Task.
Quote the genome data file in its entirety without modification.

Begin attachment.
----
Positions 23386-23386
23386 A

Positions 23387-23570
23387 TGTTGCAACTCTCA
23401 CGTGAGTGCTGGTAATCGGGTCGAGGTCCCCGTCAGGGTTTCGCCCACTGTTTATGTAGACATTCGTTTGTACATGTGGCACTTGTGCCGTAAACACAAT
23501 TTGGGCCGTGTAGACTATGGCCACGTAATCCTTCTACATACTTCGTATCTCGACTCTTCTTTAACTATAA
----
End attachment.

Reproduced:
Positions 23386-23386
23386 A

Positions 23387-23570
23387 TGTTGCAACTCTCA
23401 CGTGAGTGCTGGTAATCGGGTCGAGGTCCCCGTCAGGGTTTCGCCCACTGTTTATGTAGACATTCGTTTGTACATGTGGCACTTGTGCCGTAAACACAAT
23501 TTGGGCCGTGTAGACTATGGCCACGTAATCCTTCTACATACTTCGTATCTCGACTCTTCTTTAACTATAA